The U.K. participants in the study were ages 40 to 69, and 89% reported drinking black tea.

Researchers also found that drinking tea reduced the risk of dying from cardiovascular disease but didn’t appear to have the same benefit when it came to deaths from cancer or respiratory disease, Inoue-Choi said.

The report was published in the Annals of Internal Medicine.

“I think it’s really good confirmation that tea can be a part of a good diet, a healthy diet,” said Lauri Wright, a national spokesperson for the Academy of Nutrition and Dietetics and an assistant professor at the University of South Florida.

It goes back to inflammation, she said, which seems to trigger so many chronic diseases. Tea has powerful anti-inflammatory properties that help offset inflammations that can lead to disease.

Wright, who wasn’t part of the study, added that tea by itself won’t counteract the effects of an unhealthy diet, but tea can amplify the benefits of a healthy diet.

“We’re looking at the whole diet and making sure that you include a lot of foods that have anti-inflammatory properties like fruits and vegetables and healthy fats from nuts and avocados,” she said. “So, it really is more of the whole diet that tea is a part of in helping decrease inflammation.”

Dr. Guy Mintz, director of cardiovascular health and lipidology at Northwell Health Sandra Atlas Bass Heart Hospital in Manhasset, N.Y., said a recent study in China also found benefits from tea. However, in that case, it was green tea.

“In China and Asia and Japan, they’re drinking more green tea. So, this study gives black tea a place on the mantel,” said Mintz, who had no role in the new research. “I think the takeaway message is tea may be protective.”

He cautioned that tea alone is not a substitute for keeping your blood pressure and cholesterol low. “Tea has beneficial cardiovascular and vascular benefits as an adjunct to medical recommendations,” Mintz said.


Source: HealthDay

China Plans $29 Billion in Special Loans to Troubled Developers

China will offer 200 billion yuan ($29.3 billion) in special loans to ensure stalled housing projects are delivered to buyers, people familiar with the matter said, ramping up financing support for its beleaguered property sector.

The previously unreported size of the lending program, which was announced with scant details by China’s housing ministry, finance ministry and the central bank late Friday, would make it the biggest financial commitment yet from Beijing to contain a property crisis that’s seen home prices slump and real estate sales plummet.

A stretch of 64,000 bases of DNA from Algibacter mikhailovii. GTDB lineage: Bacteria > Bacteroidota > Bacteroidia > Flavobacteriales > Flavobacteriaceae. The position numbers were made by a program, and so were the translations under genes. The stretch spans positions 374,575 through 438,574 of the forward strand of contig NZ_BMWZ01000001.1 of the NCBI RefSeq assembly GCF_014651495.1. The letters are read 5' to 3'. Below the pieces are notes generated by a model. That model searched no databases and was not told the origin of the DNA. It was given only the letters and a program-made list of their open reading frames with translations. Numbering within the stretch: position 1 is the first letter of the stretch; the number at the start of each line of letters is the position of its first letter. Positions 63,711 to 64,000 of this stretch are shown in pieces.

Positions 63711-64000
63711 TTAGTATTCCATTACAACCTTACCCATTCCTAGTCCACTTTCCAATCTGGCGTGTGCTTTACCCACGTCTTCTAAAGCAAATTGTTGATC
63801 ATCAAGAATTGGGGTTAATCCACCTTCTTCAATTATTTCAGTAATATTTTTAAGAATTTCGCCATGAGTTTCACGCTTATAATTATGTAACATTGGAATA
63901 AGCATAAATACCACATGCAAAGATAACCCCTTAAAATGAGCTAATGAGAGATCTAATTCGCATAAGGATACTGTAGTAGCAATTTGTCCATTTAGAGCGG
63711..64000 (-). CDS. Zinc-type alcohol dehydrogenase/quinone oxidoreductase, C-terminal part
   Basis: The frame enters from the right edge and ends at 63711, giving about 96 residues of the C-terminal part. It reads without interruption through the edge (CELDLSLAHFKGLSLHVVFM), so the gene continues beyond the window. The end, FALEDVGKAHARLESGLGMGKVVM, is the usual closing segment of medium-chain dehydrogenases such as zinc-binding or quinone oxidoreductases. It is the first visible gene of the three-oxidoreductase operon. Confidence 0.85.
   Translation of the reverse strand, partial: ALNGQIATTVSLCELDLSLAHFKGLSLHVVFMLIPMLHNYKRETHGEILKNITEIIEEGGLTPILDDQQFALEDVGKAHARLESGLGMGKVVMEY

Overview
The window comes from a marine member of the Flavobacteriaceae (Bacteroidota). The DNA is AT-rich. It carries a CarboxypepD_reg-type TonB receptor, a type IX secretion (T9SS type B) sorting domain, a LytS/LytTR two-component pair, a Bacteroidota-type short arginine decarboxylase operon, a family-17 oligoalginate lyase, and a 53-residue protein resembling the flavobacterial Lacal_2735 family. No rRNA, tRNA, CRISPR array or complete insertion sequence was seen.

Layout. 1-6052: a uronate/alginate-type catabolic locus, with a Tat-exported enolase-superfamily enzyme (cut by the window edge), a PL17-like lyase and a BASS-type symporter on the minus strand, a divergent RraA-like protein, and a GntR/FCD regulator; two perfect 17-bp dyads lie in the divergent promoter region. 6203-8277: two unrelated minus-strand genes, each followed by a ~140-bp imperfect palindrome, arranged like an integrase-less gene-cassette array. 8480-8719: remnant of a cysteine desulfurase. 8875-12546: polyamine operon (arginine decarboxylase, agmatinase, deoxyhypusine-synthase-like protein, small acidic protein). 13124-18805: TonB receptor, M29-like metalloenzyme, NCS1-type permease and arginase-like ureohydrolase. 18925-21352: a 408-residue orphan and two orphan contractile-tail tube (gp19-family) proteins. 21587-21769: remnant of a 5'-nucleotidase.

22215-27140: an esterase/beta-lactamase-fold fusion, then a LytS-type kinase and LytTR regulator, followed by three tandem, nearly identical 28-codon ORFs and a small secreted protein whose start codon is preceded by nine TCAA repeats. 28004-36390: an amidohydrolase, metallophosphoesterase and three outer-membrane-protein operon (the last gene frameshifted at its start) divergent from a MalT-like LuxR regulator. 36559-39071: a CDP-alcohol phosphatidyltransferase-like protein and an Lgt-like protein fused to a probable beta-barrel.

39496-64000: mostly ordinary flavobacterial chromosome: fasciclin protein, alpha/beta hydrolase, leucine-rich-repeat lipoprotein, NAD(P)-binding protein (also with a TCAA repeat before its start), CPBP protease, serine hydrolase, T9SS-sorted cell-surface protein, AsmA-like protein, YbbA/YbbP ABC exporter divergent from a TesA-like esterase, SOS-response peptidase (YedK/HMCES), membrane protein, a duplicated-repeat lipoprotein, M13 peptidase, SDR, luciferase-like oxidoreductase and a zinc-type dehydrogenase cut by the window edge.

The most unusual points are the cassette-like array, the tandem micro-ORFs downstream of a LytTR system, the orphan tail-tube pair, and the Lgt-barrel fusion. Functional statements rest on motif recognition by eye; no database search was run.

Hundreds of thousands of middle-class Chinese have been caught in limbo after making down payments and taking out loans on properties that cash-strapped developers are now struggling to complete. Some homebuyers have started to boycott mortgage payments, a threat to social stability during the politically sensitive run-up to the Communist Party’s leadership transition later this year.

The People’s Bank of China and the Ministry of Finance will channel the money through policy banks such as China Development Bank and Agricultural Development Bank of China, said the people, who asked not be identified discussing private information. The special loans will only be used on homes that have already been sold but are yet to be finished.

The PBOC, the Ministry of Finance and the housing ministry didn’t immediately respond to requests seeking comment.

“We view the central government’s introduction of bailout funding as the first meaningfully positive development in the past five to six weeks,” said Jizhou Dong and Stella Guo, analysts at Nomura Holdings Inc. in a note on Sunday. They expected the funding would need to reach at least 200 billion yuan to 300 billion yuan as an initial investment to be effective.

Urged to boost overall lending to support the nation’s flagging economy, Chinese banks cut their benchmark lending rates for a second time since May 20. That came after the central bank last week unexpectedly lowered its key policy rate to support growth.

The rate cuts were the latest in a series of actions intended to help the real estate sector as the liquidity crisis is exacerbating a slowdown in the world’s second-largest economy. China is poised to miss its growth target of around 5.5% this year and youth unemployment is at a record 20%.

Earlier this year, China allowed banks and bad-debt managers to loosen restrictions on some loans to ease a cash crunch. In April, the central bank held a meeting with about 20 major banks and asset-management firms to help resolve crises at a dozen large real estate firms including China Evergrande Group. Local authorities have offered a variety of housing incentives, including lowering down-payment requirements and even encouraging families with more children to own multiple properties.

However, China’s dogged pursuit of Covid zero, including reoccuring lockdowns, and an increase in bad debt have dimmed confidence and made banks reluctant to lend. Bank loans to the real estate sector have dropped for the first time in 10 years, and the decline could persist, according to Bloomberg Intelligence analyst Kristy Hung.


Source : BNN Bloomberg